Winter Park identifies property for potential annexation |

Winter Park identifies property for potential annexation

The eight parcels identified by the town for annexation.
Courtesy Town of Winter Park

The town of Winter Park has identified eight parcels of land eligible to be annexed into the town boundaries in its new Three Mile Plan, which analyzes potential expansion within a three mile radius.

While most of the land within Winter Park’s three mile boundary is either within the town of Fraser or is U.S. Forest Service land, over 550 acres are eligible to be annexed. However, the parcels identified in the plan are not guaranteed to be annexed into town.

Instead the plan analyzes the description, land use, community services, transportation, utility services and open space for each parcel to determine whether annexation would meet the town’s goals as laid out in the Imagine Winter Park town plan.

“One of the primary reasons to bring this forward is to really outline what the town could consider so that if we do start getting (proposals) from developers then we have an idea,” Community Development Director James Shockey said.

The properties identified for annexation that are surrounded by the town include the Valley Hi Motel parcel, the Beaver Village Condominiums parcel, two parcels near the Beaver Village Condominiums collectively known as the Pyne properties and a one acre parcel on Ski Idlewild Road near Confluence Park called the snowshoe parcel.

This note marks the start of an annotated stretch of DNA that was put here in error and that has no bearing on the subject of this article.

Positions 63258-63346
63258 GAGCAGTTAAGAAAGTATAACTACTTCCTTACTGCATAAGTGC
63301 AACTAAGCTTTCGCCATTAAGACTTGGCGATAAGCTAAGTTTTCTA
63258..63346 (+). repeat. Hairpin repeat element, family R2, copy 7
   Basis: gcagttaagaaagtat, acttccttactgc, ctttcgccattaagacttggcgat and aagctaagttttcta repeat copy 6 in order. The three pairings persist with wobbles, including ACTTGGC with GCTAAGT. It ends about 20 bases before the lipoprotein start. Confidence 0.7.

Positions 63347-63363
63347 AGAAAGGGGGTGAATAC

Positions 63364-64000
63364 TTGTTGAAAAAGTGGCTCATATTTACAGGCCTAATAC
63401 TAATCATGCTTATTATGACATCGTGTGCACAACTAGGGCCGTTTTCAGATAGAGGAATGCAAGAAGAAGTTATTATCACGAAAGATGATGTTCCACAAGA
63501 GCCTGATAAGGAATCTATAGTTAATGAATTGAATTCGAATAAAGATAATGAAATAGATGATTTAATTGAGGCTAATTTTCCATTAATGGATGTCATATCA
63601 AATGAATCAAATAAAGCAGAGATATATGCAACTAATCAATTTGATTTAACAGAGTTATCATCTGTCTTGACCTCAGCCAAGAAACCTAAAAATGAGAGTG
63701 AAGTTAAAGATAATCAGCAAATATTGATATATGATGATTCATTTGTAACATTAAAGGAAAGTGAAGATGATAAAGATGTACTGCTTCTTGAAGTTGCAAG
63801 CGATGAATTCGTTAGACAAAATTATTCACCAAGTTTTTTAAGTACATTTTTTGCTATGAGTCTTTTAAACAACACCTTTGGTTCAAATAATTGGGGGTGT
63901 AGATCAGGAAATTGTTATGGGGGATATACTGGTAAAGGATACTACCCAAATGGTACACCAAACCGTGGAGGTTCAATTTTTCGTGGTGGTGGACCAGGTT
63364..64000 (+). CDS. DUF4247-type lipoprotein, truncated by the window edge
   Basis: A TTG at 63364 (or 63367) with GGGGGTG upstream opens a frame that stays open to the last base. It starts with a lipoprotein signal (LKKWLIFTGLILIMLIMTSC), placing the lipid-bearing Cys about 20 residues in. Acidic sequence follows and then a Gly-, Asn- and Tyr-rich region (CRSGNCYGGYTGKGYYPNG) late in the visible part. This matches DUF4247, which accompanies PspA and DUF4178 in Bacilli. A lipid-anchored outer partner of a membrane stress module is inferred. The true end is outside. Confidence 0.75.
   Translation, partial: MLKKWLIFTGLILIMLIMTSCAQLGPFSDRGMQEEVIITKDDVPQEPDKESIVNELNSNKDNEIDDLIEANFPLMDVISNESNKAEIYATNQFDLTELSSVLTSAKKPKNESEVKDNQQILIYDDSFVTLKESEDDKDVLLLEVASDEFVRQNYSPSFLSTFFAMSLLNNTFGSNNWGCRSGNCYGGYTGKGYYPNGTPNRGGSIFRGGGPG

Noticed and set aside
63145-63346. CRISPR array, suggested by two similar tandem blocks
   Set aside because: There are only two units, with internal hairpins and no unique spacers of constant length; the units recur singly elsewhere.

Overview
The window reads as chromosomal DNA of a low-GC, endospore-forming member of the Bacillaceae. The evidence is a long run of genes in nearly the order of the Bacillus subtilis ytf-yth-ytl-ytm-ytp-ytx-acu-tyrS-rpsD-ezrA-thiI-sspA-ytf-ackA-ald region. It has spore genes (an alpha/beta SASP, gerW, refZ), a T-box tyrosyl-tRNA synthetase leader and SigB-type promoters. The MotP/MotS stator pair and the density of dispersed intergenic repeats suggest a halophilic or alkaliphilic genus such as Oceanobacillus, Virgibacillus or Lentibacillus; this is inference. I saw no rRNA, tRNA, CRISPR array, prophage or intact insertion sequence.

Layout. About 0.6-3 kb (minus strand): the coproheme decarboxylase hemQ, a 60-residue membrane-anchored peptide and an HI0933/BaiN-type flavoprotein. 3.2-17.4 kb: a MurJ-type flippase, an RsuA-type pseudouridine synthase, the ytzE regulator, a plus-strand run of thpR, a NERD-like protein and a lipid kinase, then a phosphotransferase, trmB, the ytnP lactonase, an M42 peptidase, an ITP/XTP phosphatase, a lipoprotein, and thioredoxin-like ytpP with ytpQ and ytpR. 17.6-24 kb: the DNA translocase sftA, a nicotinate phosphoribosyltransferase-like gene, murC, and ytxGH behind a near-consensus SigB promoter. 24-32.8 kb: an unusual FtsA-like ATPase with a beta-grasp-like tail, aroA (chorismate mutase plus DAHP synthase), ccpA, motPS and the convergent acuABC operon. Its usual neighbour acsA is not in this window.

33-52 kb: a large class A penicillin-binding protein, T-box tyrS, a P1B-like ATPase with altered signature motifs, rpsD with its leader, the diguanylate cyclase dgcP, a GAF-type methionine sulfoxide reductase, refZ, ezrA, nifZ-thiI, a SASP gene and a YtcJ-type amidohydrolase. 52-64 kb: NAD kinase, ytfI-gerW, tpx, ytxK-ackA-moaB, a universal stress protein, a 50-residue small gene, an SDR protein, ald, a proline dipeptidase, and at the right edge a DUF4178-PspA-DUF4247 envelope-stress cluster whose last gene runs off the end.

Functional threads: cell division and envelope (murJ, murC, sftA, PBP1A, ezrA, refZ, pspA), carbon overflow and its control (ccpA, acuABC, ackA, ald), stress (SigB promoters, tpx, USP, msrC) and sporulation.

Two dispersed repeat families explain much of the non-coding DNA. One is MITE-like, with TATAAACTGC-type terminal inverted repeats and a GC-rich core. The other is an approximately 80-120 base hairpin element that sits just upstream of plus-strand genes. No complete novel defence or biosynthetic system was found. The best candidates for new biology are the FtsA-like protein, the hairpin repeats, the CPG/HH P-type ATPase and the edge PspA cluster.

On the edges of Winter Park, four parcels were identified including two Denver Water parcels on either side of town, a Mountain Parks Electric parcel on Vasquez Road and a Forest Service parcel located in between the upcoming Roam development and the Lakota neighborhood.

As of right now, none of the parcels are in the process of annexation, but Shockey told the Winter Park Town Council that conversations with the landowners are ongoing.

“We have had conversations with representatives of Beaver Village, so they understand that we have completely surrounded them and they could be forced annexed,” he said. “They’ve shown interest in doing a willing annexation because they see some of the benefits as well.”

These parcels were identified for annexation for their potential to broaden the variety of housing types and home ownership, areas that have enough buildable land to accommodate town goals and promote infill development in town.

Other criteria included areas that can be easily served by utilities, that help strengthen the economy and share a community of interest with the town.

Winter Park’s Town Council approved the Three Mile Plan at their regular meeting Tuesday evening.

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